Kevin Feige Explains What Happened To Jane Foster In Thor: Ragnarok
This fall, we'll get our first Thor movie in four years in the form of the highly anticipated Ragnarok. Based on what we've seen of the film so far, it's going to be the most cosmic Thor adventure yet, featuring everyone from the Grandmaster to Hela to Loki.
What it won't feature is Jane Foster, the astrophysicist from Earth who became embroiled in Asgardian affairs and eventually became Thor's girlfriend.
Foster was never slated to return for Ragnarok, and star Natalie Portman never seemed too keen on continuing her time with the franchise, but what wasn't clear was how the film would explain where she was. After all, Pepper Potts hasn't been seen on screen since 2013 either (in Iron Man Three), and she's still around somewhere, even if she and Tony Stark are "taking a break" as of Captain America: Civil War. Foster didn't show up in either Avengers film, but each time the universe had a convenient professional reason for her absence. So, how will Marvel justify not having her around for the first time in the franchise where she originated?
Simple: A breakup.
Yes, I'm afraid Asgardian love apparently is not forever, and Jane and Thor decided somewhere between Age of Ultron and now to cut each other loose. The real-world reasons for this are pretty clear, and now Marvel mastermind Kevin Feige is shedding some light on why the film decided to drop Foster entirely and replace her with a new companion (though not necessarily a girlfriend) for the God of Thunder: Valkyrie, played by Tessa Thompson.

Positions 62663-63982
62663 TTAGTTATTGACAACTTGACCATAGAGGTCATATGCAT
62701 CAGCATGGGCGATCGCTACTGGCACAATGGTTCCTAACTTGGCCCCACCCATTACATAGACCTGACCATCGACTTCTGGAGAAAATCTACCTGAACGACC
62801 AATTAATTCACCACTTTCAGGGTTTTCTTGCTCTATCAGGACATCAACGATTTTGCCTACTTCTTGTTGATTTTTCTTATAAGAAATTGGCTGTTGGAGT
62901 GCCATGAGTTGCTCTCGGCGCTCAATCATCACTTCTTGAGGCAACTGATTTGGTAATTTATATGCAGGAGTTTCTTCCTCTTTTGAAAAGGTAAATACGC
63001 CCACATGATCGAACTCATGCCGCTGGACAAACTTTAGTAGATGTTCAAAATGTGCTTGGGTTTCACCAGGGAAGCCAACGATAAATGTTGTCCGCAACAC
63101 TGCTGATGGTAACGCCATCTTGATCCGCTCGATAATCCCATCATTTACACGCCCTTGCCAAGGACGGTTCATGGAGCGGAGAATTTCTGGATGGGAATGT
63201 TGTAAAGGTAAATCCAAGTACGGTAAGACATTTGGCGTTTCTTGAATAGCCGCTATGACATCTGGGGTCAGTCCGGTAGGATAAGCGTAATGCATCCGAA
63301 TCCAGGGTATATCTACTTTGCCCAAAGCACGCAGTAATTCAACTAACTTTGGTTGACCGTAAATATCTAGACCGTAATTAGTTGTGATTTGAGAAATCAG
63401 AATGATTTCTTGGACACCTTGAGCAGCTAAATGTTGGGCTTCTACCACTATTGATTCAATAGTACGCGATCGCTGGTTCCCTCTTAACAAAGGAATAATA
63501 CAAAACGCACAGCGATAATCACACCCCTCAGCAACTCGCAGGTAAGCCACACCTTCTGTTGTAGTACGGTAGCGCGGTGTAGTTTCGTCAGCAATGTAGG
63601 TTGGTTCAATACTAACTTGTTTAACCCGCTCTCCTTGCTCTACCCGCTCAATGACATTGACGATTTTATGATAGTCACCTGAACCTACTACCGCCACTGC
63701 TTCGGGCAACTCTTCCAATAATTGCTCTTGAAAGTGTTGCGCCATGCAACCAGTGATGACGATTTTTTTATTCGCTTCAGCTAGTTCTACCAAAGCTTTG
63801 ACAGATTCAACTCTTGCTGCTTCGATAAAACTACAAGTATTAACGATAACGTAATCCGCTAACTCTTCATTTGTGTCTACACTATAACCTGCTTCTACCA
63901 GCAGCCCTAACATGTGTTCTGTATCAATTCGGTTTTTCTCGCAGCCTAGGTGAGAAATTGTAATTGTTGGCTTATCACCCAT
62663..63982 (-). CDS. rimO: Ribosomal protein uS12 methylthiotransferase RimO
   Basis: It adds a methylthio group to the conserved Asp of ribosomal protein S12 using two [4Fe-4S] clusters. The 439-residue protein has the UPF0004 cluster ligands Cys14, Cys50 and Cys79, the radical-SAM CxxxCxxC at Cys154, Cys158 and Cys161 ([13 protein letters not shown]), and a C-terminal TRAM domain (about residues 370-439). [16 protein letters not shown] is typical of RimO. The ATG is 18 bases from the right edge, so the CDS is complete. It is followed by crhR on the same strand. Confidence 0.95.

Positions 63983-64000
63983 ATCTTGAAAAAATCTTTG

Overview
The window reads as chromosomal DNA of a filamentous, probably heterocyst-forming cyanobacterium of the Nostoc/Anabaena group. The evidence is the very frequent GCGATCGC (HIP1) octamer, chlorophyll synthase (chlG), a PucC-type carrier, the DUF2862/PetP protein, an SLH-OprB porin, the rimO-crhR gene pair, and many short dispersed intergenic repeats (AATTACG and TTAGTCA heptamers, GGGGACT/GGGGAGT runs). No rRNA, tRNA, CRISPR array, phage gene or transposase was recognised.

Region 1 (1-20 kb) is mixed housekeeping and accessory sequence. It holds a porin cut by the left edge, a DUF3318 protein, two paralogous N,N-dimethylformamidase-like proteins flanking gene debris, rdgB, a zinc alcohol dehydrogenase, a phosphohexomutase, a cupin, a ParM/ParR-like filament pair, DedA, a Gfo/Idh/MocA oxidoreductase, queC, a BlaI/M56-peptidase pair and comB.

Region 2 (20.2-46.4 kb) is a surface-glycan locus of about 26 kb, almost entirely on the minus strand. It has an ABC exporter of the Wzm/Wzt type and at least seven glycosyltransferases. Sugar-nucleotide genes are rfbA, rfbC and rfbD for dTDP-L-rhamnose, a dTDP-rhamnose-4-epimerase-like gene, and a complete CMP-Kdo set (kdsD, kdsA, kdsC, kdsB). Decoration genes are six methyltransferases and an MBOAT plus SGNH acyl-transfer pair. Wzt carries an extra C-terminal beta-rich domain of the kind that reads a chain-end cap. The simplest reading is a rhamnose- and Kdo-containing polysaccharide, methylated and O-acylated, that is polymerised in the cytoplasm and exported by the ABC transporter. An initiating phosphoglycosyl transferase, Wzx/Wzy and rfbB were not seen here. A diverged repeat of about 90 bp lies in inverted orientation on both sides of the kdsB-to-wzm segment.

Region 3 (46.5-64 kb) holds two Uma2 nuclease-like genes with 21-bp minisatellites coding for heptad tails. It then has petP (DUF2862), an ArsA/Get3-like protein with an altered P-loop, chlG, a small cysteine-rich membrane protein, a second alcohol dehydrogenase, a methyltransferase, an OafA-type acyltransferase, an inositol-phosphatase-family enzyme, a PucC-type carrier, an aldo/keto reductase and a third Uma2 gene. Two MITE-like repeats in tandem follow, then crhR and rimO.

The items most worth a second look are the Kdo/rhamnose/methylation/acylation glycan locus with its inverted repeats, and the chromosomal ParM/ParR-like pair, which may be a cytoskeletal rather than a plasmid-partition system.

"We wanted Thor to encounter somebody that was near his equal and that his relationship with Jane may have evolved in unexpected ways in-between The Dark World and Ragnarok and we wanted to pit him against a character who was much more his equal and in many ways his superior," Feige said. "Valkyrie is trying to not embrace any sort of Asgardian heritage that she has. Thor thinks maybe that will create a bond between them and, on the contrary, she wants to forget it all entirely."
Feige's already catching a little bit of heat online for implying that Foster, a world-class physicist, was not Thor's equal, but that feels more like a semantic flub than anything else. Marvel didn't want to keep telling fish-out-of-water, Earth-set stories with Thor forever (and I doubt we would've wanted to watch those forever), and Ragnarok presents an opportunity to pair Thor with more super-powered women who dwell out in the cosmos.
That said, I'm still wondering what will happen to those little hints that Odin always wanted Thor to be with Sif. Dead branches on the story tree at this point, I suppose.
Thor: Ragnarok hits theaters on November 3. Are you sad to see Jane go?